Alas, while the film does ultimately fare better than its source material, it remains a painfully laborious affair with no family squabble left un-squawked and no amount of gooey angst left un-squeezed. While Tropper has streamlined his novel for the big screen, he winded up throwing out more than a few interesting elements that provided these characters with what little interest they were sketched with in the first place. Particularly disappointing is the full-scale lobotomy performed on eldest brother Corey Stoll’s (Non-Stop) backstory, robbing the actor and the audience of some meaty insight into why the man is so gruff and glowering.

Returning home to sit shiva (a Jewish mourning period of 7 days where the family receives guests and remembers the deceased) the Altman children come back to the family homestead with baggage both physical and emotional. Cuckolded brother Judd (Jason Bateman, Bad Words) is dealing with his marital woes, unhappy sister Wendy (Tina Fey, Muppets Most Wanted) juggles scampering children and a non-present husband, responsible brother Paul (Stoll) can’t seem to get his wife (Kathryn Hahn, We’re the Millers) pregnant, and free spirit Phillip (Adam Driver, What If) speeds into town with his older fiancé (Connie Britton, The To Do List) in tow.

Living under the same roof again with their famous child psychiatrist mother (Jane Fonda, Peace, Love, & Misunderstanding) could have made for a much more interesting mix of comedy tinged with pathos but Tropper and Levy hardly let a moment go by without a joke involving Fonda’s silicon-ized breasts, even sacrificing a hugely emotional scene near the end of the film to get in one more boob joke.

It’s time for Bateman to hang up this exasperated character he’s been playing for several decades now. He’s interesting enough of an actor to take some stretch opportunities but he’s returned to this well one too many times. Though he creates some nice sparks with Rose Byrne (Insidious) as his high school sweetheart, the rest of his performance seems flat and workmanlike. Hahn is mysteriously underused here, like Stoll she suffers from Tropper’s slicing up of her story arc…though it must be said I’m glad he removed one particular turn of events that would have had audiences furious. Britton barely makes an impact and while Fonda gets some of the best scenes in the movie, she looks like she’s going through the five stages of Botox as the film progresses.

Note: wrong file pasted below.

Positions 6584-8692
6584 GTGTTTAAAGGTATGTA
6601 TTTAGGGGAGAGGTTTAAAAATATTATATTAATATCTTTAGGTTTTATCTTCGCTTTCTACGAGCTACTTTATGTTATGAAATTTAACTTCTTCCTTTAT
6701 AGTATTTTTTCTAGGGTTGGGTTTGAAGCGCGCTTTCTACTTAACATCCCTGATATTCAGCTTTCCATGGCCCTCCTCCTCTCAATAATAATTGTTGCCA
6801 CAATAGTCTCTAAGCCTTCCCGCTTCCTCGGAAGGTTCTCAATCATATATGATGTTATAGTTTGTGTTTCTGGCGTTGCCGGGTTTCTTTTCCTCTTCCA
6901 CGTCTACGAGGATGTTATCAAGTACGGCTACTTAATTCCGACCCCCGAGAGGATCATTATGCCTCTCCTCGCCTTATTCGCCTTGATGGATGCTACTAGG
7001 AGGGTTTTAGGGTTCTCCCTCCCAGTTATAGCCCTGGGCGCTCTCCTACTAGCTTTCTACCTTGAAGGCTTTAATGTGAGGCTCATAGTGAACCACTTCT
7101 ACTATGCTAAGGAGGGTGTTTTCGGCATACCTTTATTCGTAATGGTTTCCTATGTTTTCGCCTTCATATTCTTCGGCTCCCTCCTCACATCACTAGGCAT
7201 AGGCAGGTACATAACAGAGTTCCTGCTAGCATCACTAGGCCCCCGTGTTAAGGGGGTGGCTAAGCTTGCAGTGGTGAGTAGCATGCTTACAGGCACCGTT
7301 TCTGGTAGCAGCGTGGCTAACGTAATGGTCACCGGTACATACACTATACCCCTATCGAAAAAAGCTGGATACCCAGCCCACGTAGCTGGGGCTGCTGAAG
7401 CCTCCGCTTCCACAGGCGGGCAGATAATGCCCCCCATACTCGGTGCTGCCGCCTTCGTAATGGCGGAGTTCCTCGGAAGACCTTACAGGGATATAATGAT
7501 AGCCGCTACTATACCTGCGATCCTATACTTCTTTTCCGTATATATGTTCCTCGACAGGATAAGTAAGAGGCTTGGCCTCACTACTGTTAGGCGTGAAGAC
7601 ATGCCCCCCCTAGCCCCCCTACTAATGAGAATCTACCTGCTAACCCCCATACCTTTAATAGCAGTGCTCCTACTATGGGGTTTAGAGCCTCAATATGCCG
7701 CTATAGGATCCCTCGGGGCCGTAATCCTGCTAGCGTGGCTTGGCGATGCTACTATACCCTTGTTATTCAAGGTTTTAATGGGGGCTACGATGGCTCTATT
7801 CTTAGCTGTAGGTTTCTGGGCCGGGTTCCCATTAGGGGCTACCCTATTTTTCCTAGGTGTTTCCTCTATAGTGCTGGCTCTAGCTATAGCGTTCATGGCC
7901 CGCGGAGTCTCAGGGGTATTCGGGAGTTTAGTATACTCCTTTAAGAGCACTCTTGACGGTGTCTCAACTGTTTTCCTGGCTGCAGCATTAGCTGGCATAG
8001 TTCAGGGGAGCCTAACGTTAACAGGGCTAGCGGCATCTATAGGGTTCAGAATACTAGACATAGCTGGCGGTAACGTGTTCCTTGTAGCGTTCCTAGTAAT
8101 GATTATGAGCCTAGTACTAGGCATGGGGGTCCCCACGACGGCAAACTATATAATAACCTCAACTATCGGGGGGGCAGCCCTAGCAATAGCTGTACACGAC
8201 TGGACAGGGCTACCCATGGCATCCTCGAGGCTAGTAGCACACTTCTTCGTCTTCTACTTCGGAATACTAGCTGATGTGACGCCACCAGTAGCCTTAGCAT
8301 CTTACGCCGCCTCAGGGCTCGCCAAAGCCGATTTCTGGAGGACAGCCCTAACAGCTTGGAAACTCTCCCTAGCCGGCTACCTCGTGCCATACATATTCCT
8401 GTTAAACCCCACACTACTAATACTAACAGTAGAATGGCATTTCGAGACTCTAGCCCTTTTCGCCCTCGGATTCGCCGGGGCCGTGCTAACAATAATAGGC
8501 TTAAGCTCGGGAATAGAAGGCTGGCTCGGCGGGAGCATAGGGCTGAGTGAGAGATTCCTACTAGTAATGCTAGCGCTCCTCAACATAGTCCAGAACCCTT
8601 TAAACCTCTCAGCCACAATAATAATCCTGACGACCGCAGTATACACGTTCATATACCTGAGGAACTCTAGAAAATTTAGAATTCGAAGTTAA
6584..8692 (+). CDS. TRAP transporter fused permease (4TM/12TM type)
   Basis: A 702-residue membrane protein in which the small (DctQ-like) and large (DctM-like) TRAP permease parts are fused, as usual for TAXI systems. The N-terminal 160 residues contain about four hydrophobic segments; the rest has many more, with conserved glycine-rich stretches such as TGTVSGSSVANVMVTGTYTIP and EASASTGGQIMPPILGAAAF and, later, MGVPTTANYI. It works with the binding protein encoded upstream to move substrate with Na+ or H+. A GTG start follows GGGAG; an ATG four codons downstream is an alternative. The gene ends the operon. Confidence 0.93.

Driver may be the next big thing but I’m yet to be sold on his charm – still, in his own way he gives the role some needed charisma, however oddly he delivers it. Though it pains me to say it, Fey is the real mistake of the film. She probably should have swapped roles with Hahn because her attempts to dig deep find her in shallow waters that she just isn’t yet capable of navigating.

It doesn’t help that these characters are the kind of gross oversized family unit that only can be displayed on the big screen. My movie companion thought that I missed the point because, as an only child, I may not be as in tune with the family dynamics that exist within a large household. This could be true but my problems lie not with the device but with the execution. Worse, the film introduces these messy people and then dares to provide the tidiest of wrap-ups without earning it. Instead of feeling sympathy for the misery everyone is enduring (of which none is related to the death of the patriarch, by the way) I felt like everyone got what was coming to them in one way or another.